Maggie: Anyone who’s ever started any kind of brand or business or anything can relate that naming is probably the hardest thing ever. It has to be catchy enough that people remember it, but it also makes sense to what you’re doing. And it just has to be perfect, essentially. And we were listing our words on a Google doc and Beth said the word “realm.”
And I said, “What if the the ‘M’ is like the manual sign on a camera because we’re both photographers?” And the synonym for realm was human connection. So it has a double meaning of like it’s a realm of creatives, but it’s also about human connection. So somehow we managed to find a word that encompassed everything that we were trying to promote. And I don’t know how we did it, but I’m really proud of it.
Crowdsurfer: The logo is really cool, too. Are there any hidden things or meanings you have in the logo?
Beth: There is one of my photo laminates in there. Also there is a Photoshop screen open which we liked.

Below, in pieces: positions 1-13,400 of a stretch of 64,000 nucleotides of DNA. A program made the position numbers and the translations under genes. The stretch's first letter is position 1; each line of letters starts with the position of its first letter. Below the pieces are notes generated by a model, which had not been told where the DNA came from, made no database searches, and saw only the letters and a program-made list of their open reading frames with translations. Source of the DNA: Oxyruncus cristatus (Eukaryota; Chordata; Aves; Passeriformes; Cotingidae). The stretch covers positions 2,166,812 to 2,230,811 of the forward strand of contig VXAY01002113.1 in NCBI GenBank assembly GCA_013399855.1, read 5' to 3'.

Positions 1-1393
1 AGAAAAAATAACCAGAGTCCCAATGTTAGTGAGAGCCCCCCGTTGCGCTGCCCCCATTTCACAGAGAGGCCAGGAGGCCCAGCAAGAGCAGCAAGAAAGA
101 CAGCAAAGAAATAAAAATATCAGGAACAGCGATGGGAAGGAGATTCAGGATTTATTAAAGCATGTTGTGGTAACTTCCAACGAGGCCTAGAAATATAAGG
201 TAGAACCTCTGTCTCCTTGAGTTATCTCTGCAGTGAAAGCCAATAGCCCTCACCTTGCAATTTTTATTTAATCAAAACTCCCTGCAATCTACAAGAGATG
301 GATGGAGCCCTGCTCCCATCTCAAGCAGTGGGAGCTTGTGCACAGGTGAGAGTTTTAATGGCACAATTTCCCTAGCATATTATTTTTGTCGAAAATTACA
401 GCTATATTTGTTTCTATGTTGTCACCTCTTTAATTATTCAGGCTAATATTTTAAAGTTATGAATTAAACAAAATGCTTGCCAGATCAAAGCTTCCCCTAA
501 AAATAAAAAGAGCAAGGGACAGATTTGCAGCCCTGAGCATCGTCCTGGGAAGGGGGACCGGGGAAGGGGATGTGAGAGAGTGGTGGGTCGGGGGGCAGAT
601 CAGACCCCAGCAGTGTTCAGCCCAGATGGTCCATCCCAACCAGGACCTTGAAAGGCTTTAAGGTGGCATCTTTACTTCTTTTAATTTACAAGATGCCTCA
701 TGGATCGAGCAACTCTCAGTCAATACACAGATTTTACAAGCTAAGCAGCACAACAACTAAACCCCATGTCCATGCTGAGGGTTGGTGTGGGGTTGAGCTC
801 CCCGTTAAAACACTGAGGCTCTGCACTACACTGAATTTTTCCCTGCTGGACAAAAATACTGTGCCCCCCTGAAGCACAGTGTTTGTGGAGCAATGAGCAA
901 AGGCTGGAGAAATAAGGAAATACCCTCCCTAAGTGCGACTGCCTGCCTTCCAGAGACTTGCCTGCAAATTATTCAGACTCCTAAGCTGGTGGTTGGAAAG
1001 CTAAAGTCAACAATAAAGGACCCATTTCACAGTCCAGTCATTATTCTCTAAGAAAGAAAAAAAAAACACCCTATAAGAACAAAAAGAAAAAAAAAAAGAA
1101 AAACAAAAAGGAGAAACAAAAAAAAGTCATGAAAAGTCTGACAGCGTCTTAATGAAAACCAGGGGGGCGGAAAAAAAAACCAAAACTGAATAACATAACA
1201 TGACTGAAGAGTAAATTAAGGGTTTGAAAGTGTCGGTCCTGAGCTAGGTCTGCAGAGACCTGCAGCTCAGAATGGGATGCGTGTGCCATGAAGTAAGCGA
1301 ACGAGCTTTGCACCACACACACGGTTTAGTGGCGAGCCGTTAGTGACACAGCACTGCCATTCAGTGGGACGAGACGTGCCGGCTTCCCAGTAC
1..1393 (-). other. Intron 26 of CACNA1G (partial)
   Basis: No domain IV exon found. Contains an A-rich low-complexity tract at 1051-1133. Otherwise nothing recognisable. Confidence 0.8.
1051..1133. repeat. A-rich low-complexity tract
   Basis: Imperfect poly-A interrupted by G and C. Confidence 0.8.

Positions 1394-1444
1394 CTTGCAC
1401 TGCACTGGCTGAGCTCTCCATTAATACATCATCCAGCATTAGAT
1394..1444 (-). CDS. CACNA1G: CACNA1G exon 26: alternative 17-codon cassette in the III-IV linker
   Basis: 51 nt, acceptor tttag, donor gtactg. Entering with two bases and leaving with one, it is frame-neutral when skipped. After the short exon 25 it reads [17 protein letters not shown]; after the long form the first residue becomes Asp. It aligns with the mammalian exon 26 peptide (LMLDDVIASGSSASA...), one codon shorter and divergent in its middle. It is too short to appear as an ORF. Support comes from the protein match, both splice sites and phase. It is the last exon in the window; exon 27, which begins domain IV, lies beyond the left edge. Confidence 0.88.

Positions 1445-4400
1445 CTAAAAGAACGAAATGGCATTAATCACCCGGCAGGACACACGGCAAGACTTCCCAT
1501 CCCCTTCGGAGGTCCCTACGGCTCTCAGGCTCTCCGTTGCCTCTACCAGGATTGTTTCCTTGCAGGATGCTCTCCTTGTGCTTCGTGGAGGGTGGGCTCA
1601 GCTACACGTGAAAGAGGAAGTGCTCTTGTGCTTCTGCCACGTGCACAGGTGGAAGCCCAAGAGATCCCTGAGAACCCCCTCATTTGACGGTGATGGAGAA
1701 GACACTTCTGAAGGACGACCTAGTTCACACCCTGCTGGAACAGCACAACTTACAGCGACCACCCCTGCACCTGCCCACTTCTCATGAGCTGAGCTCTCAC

Maggie: Beth also uploaded a festival wristband. So if you look on the top right corner, there’s a festival wristband right in the corner and that was kind of a fun Easter egg.
Crowdsurfer: After almost your first month of shows, what’s it been like to hear all the initial feedback and excitement for the show so far?
Maggie: We’ve had such amazing, informative and supportive chats with people and it’s been such an amazing opportunity to connect people with each other and show people that we’re all in this together. The first week we talked to Jake Chams and he was like, “I’m not immune to this either. I had tours get canceled. I’m sitting at home, too, like we’re all experiencing the same thing right now,” which in my opinion showed we are all on the same level right now; we’re all on the same page. It helped to further foster that community and trust.
Crowdsurfer: What is the concept for the show and where do you see Realm going in the future?